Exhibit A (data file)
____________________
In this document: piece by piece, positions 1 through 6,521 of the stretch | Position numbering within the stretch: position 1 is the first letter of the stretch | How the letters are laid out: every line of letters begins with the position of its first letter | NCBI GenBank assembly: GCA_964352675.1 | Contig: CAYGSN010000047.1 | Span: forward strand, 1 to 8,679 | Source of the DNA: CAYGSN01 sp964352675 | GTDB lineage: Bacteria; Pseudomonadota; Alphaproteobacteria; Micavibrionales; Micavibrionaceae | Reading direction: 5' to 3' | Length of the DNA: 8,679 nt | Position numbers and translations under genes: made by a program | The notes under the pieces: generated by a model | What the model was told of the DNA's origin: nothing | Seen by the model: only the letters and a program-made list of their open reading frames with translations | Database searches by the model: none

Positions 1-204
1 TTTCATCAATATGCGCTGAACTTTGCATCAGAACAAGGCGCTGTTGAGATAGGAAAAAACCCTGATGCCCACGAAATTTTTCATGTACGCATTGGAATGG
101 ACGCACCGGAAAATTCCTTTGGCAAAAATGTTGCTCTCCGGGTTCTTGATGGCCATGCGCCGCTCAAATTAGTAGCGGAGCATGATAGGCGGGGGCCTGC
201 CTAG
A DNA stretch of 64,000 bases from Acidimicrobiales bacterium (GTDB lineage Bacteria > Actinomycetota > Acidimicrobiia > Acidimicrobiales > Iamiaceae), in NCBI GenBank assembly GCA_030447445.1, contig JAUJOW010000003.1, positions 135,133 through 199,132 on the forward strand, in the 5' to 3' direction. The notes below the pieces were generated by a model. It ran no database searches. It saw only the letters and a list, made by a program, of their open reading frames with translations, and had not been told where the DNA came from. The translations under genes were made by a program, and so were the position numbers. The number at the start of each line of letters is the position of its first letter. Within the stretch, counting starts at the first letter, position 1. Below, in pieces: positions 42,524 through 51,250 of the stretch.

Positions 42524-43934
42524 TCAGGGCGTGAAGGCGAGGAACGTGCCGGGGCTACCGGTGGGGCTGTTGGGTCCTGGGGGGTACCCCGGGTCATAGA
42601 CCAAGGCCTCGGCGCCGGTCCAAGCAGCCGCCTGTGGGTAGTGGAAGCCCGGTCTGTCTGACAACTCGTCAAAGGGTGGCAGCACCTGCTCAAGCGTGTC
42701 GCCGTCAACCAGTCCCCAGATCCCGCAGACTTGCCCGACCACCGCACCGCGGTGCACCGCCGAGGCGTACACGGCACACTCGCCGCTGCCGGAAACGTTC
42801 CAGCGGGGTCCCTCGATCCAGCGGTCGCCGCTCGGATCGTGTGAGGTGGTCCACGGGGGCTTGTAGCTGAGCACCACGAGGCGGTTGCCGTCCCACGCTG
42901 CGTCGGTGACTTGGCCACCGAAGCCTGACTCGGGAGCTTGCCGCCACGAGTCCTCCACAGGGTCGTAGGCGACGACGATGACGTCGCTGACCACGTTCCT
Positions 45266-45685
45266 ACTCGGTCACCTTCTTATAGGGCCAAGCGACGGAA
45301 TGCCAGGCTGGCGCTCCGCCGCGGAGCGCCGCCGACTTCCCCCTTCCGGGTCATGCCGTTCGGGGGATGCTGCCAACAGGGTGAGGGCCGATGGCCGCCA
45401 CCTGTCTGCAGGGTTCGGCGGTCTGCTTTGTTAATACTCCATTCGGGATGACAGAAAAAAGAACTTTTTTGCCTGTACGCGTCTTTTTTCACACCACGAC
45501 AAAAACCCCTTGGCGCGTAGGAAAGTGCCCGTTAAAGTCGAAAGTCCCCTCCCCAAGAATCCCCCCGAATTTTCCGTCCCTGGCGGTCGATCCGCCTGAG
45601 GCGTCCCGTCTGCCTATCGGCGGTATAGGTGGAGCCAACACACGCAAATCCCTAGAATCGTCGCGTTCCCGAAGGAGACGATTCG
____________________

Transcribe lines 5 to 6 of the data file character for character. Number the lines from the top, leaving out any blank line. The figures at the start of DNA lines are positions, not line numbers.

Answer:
201 CTAG
A DNA stretch of 64,000 bases from Acidimicrobiales bacterium (GTDB lineage Bacteria > Actinomycetota > Acidimicrobiia > Acidimicrobiales > Iamiaceae), in NCBI GenBank assembly GCA_030447445.1, contig JAUJOW010000003.1, positions 135,133 through 199,132 on the forward strand, in the 5' to 3' direction. The notes below the pieces were generated by a model. It ran no database searches. It saw only the letters and a list, made by a program, of their open reading frames with translations, and had not been told where the DNA came from. The translations under genes were made by a program, and so were the position numbers. The number at the start of each line of letters is the position of its first letter. Within the stretch, counting starts at the first letter, position 1. Below, in pieces: positions 42,524 through 51,250 of the stretch.